Quantcast

Lawsuit Forces FDA to Roll out Pivotal Food Safety Law

Food

Following several courtroom losses, Food and Drug Administration (FDA) officials announced Thursday they would settle a lawsuit brought against them by the Center for Food Safety (CFS) regarding the much-delayed rollout of the Food and Safety Modernization Act.

“This is a major victory for the health and safety of the American people. The first major update to our food safety laws since 1938 must now be implemented in a close-ended, timely fashion,” said George Kimbrell, CFS senior attorney, in a prepared statement. “That means safer food for American families.”
Photo courtesy of Shutterstock

According to CFS, the settlement agreement with the FDA sets firm deadlines for the agency to fully enact the Food Safety Modernization Act, which was signed into law by President Obama back in 2011.

The agency will implement the following final rules: preventative controls for human and animal food (Aug. 30, 2015); imported food and foreign suppliers (Oct. 31, 2015); produce safety (Oct. 31, 2015); food transportation (March 31, 2016); and intentional adulteration of food (May 31, 2016).

“This is a major victory for the health and safety of the American people. The first major update to our food safety laws since 1938 must now be implemented in a close-ended, timely fashion,” said George Kimbrell, CFS senior attorney, in a prepared statement. “That means safer food for American families.”

The Food Safety and Modernization Act (FSMA) was passed to combat the epidemic of foodborne illnesses affecting one in six Americans annually. Under the original guidelines, Congress ordered the FDA to create new safety standards within 18 months.

After the agency failed to meet the deadlines, CFS sued The FDA argued that it could take as long as it saw fit to issue the regulations. 

In 2013, the federal court repeatedly rejected that position and ruled in CFS’s favor, maintaining that the FDA had violated the law.

“The FDA is committed to fully implementing the FSMA and to putting in place the modern, preventive framework envisioned by the law that will help to prevent foodborne illnesses and protect public health,” an FDA spokesperson told Food Safety News. “The agency is working as quickly and expeditiously as possible to meet our deadlines for the final rules, while also ensuring that we get these rules right.” 

A federal court will maintain supervision to ensure FDA compliance with the agreement.

Visit EcoWatch’s FOOD and HEALTH pages for more related news on this topic.

 

EcoWatch Daily Newsletter

Artist's conception of solar islands in the open ocean. PNAS

Millions of solar panels clustered together to form an island could convert carbon dioxide in seawater into methanol, which can fuel airplanes and trucks, according to new research from Norway and Switzerland and published in the Proceedings of the National Academy of Sciences journal, PNAS, as NBC News reported. The floating islands could drastically reduce greenhouse gas emissions and dependence on fossil fuels.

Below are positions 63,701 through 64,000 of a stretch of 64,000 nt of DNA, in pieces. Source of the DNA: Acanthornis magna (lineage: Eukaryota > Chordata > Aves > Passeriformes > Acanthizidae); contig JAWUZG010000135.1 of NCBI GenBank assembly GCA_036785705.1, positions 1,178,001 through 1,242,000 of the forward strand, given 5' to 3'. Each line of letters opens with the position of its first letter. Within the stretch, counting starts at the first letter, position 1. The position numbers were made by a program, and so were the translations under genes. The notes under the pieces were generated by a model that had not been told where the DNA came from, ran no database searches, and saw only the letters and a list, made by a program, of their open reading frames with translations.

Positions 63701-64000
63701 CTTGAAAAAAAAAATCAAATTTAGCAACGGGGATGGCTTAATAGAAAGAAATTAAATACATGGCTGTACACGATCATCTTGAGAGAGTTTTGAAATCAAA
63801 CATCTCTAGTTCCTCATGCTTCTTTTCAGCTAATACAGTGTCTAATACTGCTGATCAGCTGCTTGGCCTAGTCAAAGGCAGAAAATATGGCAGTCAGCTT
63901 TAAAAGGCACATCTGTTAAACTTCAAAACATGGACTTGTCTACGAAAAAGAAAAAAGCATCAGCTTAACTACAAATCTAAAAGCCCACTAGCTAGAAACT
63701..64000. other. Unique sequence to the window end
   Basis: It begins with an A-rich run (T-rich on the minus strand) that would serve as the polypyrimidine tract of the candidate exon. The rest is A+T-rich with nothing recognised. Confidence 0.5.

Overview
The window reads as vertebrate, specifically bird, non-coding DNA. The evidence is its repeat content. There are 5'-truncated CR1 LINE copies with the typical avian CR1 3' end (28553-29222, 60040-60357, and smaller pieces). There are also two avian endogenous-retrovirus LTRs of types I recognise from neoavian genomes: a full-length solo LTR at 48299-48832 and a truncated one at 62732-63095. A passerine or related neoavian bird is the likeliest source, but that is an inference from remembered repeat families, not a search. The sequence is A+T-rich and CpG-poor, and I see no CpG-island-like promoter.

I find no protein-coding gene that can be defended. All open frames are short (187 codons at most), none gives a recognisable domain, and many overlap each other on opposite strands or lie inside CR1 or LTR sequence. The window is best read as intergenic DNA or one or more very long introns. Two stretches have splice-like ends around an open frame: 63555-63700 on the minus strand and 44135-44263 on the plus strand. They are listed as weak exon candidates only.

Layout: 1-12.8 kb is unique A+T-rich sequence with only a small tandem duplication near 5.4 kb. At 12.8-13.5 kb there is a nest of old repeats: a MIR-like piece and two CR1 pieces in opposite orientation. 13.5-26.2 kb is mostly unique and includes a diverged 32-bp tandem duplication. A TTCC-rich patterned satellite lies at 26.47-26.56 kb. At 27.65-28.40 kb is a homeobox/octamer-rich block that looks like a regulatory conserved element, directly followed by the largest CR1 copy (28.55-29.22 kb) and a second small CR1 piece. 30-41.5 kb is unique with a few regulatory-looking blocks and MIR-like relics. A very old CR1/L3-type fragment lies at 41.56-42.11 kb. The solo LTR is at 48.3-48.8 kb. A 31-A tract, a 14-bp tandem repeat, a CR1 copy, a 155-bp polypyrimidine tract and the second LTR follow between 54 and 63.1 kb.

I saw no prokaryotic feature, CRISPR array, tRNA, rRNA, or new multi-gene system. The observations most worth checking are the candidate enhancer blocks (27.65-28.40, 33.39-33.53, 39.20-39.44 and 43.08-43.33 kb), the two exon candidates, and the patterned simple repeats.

Read More Show Less
Marcos Alves / Moment Open / Getty Images

More than 40 percent of insects could go extinct globally in the next few decades. So why did the U.S. Environmental Protection Agency (EPA) last week OK the 'emergency' use of the bee-killing pesticide sulfoxaflor on 13.9 million acres?

EcoWatch teamed up with Center for Biological Diversity via EcoWatch Live on Facebook to find out why. Environmental Health Director and Senior Attorney Lori Ann Burd explained how there is a loophole in the The Federal Insecticide, Fungicide, and Rodenticide Act under section 18, "that allows for entities and states to request emergency exemptions to spraying pesticides where they otherwise wouldn't be allowed to spray."

Read More Show Less
Sponsored

Zero Waste Kitchen Essentials

Simple swaps that cut down on kitchen trash.

Sponsored

By Kayla Robbins

Along with the bathroom, the kitchen is one of the most daunting areas to try and make zero waste.

Read More Show Less
View of downtown Miami, Florida from Hobie Island on Feb. 2, 2019. Michael Muraz / Flickr

The Democratic candidates for president descended upon Miami for a two-night debate on Wednesday and Thursday. Any candidate hoping to carry the state will have to make the climate crisis central to their campaign, as The New York Times reported.

Read More Show Less
A pumpjack in the Permian Basin. blake.thornberry / Flickr

By Sharon Kelly

On Monday, the Wall Street Journal featured a profile of Scott Sheffield, CEO of Pioneer Natural Resources, whose company is known among investors for its emphasis on drawing oil and gas from the Permian basin in Texas using horizontal drilling and hydraulic fracturing, or fracking.

Read More Show Less
Sponsored
Pexels

By Craig K. Chandler

The federal government has available to it, should it choose to use them, a wide range of potential climate change management tools, going well beyond the traditional pollution control regulatory options. And, in some cases (not all), without new legislative authorization.

Read More Show Less
Denis Poroy / Getty Images

By Dan Gray

Processed foods, in their many delicious forms, are an American favorite.

But new research shows that despite increasing evidence on just how unhealthy processed foods are, Americans have continued to eat the products at the same rate.

Read More Show Less

By Sarah Steffen

With a profound understanding of their environmental surroundings, indigenous communities around the world are often cited as being pivotal to tackling climate change.

Read More Show Less